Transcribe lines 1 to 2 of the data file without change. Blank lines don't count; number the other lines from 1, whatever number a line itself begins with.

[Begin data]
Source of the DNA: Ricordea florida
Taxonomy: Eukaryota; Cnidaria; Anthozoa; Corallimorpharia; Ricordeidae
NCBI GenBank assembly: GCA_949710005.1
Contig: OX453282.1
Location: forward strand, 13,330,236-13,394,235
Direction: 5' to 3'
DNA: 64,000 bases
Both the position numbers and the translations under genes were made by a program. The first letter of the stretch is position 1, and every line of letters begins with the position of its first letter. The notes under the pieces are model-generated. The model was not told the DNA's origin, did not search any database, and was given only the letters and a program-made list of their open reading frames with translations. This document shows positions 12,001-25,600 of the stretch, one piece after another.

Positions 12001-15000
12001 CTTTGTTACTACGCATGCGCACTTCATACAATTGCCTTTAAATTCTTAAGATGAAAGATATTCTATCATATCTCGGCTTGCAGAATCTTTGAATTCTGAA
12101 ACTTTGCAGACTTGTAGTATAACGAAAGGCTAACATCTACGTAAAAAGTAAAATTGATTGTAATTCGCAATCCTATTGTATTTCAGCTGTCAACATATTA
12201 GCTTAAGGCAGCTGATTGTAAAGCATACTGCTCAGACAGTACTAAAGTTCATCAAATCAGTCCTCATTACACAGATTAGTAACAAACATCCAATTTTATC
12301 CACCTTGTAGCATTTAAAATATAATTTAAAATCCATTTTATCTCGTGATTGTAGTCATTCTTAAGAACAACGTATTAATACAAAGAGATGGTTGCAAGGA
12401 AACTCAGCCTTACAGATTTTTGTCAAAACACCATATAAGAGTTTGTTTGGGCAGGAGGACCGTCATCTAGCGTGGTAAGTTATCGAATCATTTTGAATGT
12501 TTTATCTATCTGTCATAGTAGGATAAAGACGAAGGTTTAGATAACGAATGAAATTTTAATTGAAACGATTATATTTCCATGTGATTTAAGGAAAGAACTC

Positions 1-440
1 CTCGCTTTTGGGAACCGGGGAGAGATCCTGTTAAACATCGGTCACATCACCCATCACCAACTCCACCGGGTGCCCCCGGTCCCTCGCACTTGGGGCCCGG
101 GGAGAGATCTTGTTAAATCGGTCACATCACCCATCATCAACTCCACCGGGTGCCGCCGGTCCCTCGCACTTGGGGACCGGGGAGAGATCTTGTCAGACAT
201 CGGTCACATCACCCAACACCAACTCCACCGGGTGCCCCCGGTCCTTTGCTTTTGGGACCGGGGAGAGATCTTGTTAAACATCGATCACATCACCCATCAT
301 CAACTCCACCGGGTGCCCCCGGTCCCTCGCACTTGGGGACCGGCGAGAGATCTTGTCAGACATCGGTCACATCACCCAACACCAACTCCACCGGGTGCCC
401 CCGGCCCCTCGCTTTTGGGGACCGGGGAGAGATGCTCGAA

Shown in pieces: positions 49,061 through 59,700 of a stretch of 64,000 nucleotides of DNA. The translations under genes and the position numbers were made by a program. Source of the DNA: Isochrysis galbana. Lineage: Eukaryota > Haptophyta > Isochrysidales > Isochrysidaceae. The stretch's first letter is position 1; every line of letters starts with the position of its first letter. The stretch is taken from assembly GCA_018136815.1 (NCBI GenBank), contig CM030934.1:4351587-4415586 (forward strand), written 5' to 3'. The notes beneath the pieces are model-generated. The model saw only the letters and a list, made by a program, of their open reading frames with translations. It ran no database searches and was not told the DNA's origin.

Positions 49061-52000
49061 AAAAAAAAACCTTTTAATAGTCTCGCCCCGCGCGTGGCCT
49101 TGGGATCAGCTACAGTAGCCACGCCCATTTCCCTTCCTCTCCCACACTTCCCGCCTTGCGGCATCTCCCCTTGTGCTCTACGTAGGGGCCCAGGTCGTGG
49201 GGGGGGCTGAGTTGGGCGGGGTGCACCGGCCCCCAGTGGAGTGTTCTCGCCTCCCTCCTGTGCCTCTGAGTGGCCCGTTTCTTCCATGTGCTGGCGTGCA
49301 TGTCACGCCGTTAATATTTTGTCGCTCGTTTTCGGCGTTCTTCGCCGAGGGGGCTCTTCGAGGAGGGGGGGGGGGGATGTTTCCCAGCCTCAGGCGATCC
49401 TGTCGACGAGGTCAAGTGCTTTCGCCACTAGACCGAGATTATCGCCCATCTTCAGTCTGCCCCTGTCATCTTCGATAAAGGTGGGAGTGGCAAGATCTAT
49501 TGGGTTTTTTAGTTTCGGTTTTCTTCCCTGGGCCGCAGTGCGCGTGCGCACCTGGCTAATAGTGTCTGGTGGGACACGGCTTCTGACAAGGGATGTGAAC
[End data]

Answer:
Source of the DNA: Ricordea florida
Taxonomy: Eukaryota; Cnidaria; Anthozoa; Corallimorpharia; Ricordeidae